Praise for Commander of the Faithful

“Your work is most excellent and timely. I hope it gets a widespread distribution and reading.”

Hamza Yusuf, Founder, Zaytuna Institute


“Kiser’s book is highly relevant to what is going on in the Islamic world. Abd el-Kader is the embodiment of the true moral, theological and rational ideas taught by Islam. I strongly recommend this book be translated into Arabic, Persian and Urdu.”

Muhammad Ammar Khan Nasir, Editor Monthly Al-Sharia , Pakistan.


“John Kiser weaves the intricate tale of Abd el-Kader’s heroic life and spirit as deftly as the emir maneuvered his armies on the battlefield. With engaging history and stylistic flare, Kiser brings to life the inspiring story of a great world leader that many Western readers will not have heard of before. Importantly, Kiser’s work skillfully reveals that Abd el-Kader’s legacy transcends the bounds of both time and age , discovering the 19th Century scholar-priest-warrior as the perfect elixir for the contemporary West’s chronic difficulties understanding the East.”

Imam Feisal Abdul Rauf, Author of What is Right about Islam

 

“In Abd el-Kader, Kiser gives us a lens to understand the highest traditions of the Arab Muslim culture…Explaining the importance of Abd el-Kader’s voluntary surrender, a French general tells his parliament: “Abd el-Kader is the embodiment of a principle—that of great religious affection…this man has become the living symbol of an idea that moves the masses deeply.’ The emir’s real value for interfaith dialogue is that he is a devoutly conservative Muslim. In a way, this is who we should be negotiating with.”

David Mc Allister-Wilson, President, John Wesley Seminary


“The life and times of Emir Abd-el-Kader is one of those dazzling biographies that informs our modern life. A fascinating figure, Abd-el-Kader was a man of God, who put his Muslim religion into practice and who served as a bridge between the European and Islamic worlds. We have much to learn from his life and from this book, which offers us a vivid glimpse of some of the most important events of the 19th century."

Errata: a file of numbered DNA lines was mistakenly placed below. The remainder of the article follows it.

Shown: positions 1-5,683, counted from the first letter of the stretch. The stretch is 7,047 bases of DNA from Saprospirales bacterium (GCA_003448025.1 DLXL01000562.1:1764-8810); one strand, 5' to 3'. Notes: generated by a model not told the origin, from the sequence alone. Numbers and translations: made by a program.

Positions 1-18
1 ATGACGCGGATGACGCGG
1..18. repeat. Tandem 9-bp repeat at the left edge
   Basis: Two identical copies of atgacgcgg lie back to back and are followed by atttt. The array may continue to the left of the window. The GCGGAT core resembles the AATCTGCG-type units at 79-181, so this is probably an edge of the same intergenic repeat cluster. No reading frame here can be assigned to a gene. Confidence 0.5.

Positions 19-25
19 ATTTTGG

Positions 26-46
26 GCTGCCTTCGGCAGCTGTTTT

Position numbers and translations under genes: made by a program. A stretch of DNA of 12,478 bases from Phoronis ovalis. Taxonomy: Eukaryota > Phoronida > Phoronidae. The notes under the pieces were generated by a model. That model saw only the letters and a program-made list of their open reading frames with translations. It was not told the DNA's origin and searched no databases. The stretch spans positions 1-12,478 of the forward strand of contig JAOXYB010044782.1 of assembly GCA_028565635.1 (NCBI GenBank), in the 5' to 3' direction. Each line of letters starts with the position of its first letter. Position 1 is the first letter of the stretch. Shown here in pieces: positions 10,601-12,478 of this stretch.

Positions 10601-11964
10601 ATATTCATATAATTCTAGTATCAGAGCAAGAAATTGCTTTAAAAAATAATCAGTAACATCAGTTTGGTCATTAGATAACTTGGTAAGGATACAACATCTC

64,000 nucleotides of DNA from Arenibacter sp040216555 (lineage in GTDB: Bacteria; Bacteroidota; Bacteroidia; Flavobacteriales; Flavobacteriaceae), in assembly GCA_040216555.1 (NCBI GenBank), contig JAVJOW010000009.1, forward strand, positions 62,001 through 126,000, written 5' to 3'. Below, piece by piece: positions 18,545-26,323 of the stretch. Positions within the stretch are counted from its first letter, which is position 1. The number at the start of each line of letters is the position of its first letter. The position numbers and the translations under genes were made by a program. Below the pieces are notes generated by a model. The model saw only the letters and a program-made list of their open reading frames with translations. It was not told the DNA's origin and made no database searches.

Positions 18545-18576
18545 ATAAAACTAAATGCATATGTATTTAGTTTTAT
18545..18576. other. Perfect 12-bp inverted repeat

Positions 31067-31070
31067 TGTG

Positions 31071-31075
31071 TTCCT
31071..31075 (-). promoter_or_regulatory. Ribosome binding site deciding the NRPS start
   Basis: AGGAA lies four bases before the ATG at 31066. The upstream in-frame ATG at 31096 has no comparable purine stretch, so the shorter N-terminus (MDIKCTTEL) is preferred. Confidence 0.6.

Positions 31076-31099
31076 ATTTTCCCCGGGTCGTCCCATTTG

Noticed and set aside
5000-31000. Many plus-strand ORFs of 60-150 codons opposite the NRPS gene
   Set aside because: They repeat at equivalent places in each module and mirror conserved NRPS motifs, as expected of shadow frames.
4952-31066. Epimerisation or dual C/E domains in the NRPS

Susan Eisenhower, Chairman of the Eisenhower Group, author of Mrs. Ike .

 

“Abd el-Kader lived by a chivalric code steeped in the Arab concept of honor. When, in our own day al-Qaeda terrorists claim the title of “knight,” it’s worth recalling a time when Arab warriors embodied the noblest attributes of knighthood: courage, compassion and restraint. John Kiser brings both the man and his world brilliantly to life.”

Steve Simon, Sabbagh Senior Fellow in Middle Eastern Studies, Council on Foreign Relations

"Mr. Kiser insists on the religious dimension of what might otherwise be read as a story of military and political maneuvering. But “Commander of the Faithful” is hardly a theological study. It is a dramatic story of quarreling tribes, of Sufi sects and brotherhoods, of treacherous Ottoman officials, rival French generals, secret negotiations, broken truces, terrible atrocities and new forms of insurgency and counterinsurgency warfare."

Peter Steinfels, New York Times, November 22, 2008

 


This is an important book on an important subject. I hope it will reach a wide audience. I will introduce it to my fellow scholars and students."

Seyyed Hossein Nasr, University Professor of Islamic Studies,
George Washington University.


“Kiser writes with much affection and as a humanitarian observer of human strengths and weaknesses. It is truly a relevant book.”

A. A. Sachedina, Professor of Religious Studies University of VA

 

“Abd el-Kader teaches the French and the world that to achieve success, moral authority is necessary, not simply military might…This fascinating revival of a 19th century world hero’s story holds valuable lessons for today’s Middle East Warrior. It would be a worthwhile addition to any reading list.”

Col. Jon Smythe, USMC ( ret.)

 

“I hope and pray we can make Abd el-Kader’s life and message more accessible to people in this time when it is so sorely needed. Kiser does a beautiful job of mixing a dramatic narrative with solid scholarship.”

Reza Shah-Kazemi, editor of Islamic World Report , author and research associate of the Institute of Ismaili Studies in London; Board of Directors, Matheson Trust UK



“The Emir is a complex combination of warrior, spiritual leader, diplomat and humanitarian rarely found found in today’s society. This meticulously researched book provides us with an understanding of the multi-cultural differences that existed then and their resolution. Commander of the Faithful should be used as a guidebook for understanding current and future conflicts and interventions."

Col. John Bourgeois USMC (ret)

 

“John Kiser’s engagingly written and intelligently crafted Commander of the Faithful examines the life of a genuine hero of the Arab world in the nineteenth century… Kiser artfully shows how and why Abd el-Kader emerged as a world icon, and whose example is badly needed today. I highly recommend this book.”

Philip Khoury, past president of the Middle Eastern Studies Association and Ford Professor of History, MIT.